Manzanar Committee Statement On The Passing Of Civil Rights Champion Gordon K. Hirabayashi

Gordon K. Hirabayashi.
Photo: University of Alberta, Edmonton

LOS ANGELES — The Los Angeles-based Manzanar Committee extends its deepest sympathies to the family of Gordon Kiyoshi Hirabayashi, 93, a hero in the Japanese American community, who died on January 2, 2012, in Edmonton, Alberta, Canada.

A native of Auburn, Washington (just northeast of Tacoma), Hirabayashi defied Executive Order 9066, the United States Government’s decree on February 19, 1942, that resulted in the mass roundup and incarceration of over 110,000 Americans of Japanese ancestry in American concentration camps during World War II.

Indeed, Hirabayashi, along with Fred Korematsu and Minoru Yasui, chose to defy the government’s orders, and filed a lawsuit that challenged the constitutionality of the incarceration. The case eventually made it to the United States Supreme Court. Read more of this post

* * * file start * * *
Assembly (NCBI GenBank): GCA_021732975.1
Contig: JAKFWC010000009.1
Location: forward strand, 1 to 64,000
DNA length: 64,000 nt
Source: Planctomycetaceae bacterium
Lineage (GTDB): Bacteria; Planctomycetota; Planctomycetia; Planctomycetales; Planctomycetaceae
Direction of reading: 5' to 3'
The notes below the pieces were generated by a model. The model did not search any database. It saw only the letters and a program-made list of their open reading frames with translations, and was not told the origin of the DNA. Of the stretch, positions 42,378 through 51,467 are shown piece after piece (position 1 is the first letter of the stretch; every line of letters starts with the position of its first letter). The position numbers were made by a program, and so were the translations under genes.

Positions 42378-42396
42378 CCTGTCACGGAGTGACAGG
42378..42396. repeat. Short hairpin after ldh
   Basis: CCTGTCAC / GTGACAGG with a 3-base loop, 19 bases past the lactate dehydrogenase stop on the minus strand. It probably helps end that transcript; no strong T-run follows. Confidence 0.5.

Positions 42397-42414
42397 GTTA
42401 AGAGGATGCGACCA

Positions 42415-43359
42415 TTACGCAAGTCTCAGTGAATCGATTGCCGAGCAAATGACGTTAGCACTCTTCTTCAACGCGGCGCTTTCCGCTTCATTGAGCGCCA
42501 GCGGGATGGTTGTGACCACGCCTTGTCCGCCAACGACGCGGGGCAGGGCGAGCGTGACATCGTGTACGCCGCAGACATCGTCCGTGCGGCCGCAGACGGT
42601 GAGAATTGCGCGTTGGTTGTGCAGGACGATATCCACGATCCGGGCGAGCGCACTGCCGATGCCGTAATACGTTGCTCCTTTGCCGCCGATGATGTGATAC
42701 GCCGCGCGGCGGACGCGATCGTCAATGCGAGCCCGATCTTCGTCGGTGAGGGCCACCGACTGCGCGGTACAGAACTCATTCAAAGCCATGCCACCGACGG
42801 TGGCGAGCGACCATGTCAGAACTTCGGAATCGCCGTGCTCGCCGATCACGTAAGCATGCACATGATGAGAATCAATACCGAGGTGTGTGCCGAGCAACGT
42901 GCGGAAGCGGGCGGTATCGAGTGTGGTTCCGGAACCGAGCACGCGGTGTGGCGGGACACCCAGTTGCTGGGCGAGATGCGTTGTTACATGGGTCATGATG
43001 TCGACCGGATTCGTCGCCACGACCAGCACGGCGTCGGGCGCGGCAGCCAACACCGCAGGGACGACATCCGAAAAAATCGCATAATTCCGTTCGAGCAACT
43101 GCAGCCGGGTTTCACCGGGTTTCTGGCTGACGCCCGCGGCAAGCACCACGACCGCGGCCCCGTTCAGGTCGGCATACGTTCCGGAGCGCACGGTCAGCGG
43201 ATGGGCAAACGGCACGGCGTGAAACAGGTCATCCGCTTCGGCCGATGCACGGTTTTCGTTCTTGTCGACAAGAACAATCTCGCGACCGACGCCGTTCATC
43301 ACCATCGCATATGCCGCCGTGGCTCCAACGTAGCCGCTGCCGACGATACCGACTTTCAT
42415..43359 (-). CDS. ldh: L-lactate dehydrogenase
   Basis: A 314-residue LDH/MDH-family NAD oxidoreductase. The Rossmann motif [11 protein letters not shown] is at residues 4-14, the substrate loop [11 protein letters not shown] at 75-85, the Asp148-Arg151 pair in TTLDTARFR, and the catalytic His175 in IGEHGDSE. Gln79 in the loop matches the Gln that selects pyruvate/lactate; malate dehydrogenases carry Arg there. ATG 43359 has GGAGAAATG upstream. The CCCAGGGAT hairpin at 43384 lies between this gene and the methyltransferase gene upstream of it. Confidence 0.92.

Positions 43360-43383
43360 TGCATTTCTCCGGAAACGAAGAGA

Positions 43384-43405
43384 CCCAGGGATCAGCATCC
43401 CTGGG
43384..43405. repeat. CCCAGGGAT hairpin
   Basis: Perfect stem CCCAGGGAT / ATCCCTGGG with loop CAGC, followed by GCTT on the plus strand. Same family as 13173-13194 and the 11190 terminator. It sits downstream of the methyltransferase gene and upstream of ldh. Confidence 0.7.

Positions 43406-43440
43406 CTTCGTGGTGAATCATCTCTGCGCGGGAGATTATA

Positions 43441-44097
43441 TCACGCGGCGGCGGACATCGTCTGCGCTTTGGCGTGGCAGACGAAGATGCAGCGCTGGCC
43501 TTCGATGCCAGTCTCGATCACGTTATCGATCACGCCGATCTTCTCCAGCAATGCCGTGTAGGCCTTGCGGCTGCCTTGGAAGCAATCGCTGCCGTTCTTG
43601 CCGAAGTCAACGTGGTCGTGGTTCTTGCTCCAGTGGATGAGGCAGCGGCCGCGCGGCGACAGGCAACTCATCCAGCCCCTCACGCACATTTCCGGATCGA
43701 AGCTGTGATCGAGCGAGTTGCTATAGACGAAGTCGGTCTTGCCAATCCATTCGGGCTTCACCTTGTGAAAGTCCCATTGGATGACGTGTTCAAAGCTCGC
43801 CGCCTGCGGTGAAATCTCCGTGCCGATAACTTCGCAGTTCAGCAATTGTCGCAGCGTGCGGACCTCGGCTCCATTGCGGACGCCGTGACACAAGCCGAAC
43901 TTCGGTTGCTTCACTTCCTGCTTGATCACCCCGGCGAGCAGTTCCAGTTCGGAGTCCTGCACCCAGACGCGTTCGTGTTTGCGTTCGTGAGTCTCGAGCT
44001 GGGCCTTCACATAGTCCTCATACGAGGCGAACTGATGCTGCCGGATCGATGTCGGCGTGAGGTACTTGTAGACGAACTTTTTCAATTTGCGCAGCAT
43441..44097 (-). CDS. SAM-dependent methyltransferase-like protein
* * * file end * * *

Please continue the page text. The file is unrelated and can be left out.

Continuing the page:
Lessons From Japanese American Internment Can Be Taught At Any Time

The following is a letter from Karen Korematsu, Co-Founder of the Fred T. Korematsu Institute For Civil Rights and Education. It was intended to be read during the 42nd Annual Manzanar Pilgrimage, held on April 30, 2011, where her father was honored. However, the letter was not received in time. As such, we are publishing it here.

April 30, 2011

Manzanar Pilgrimage

Dear Teachers, Students and Community Members,

On Sunday, January 30, 2011, we celebrated California’s first Fred Korematsu Day of Civil Liberties and the Constitution. This is the first statewide day to be named after an Asian American in United States History. Read more of this post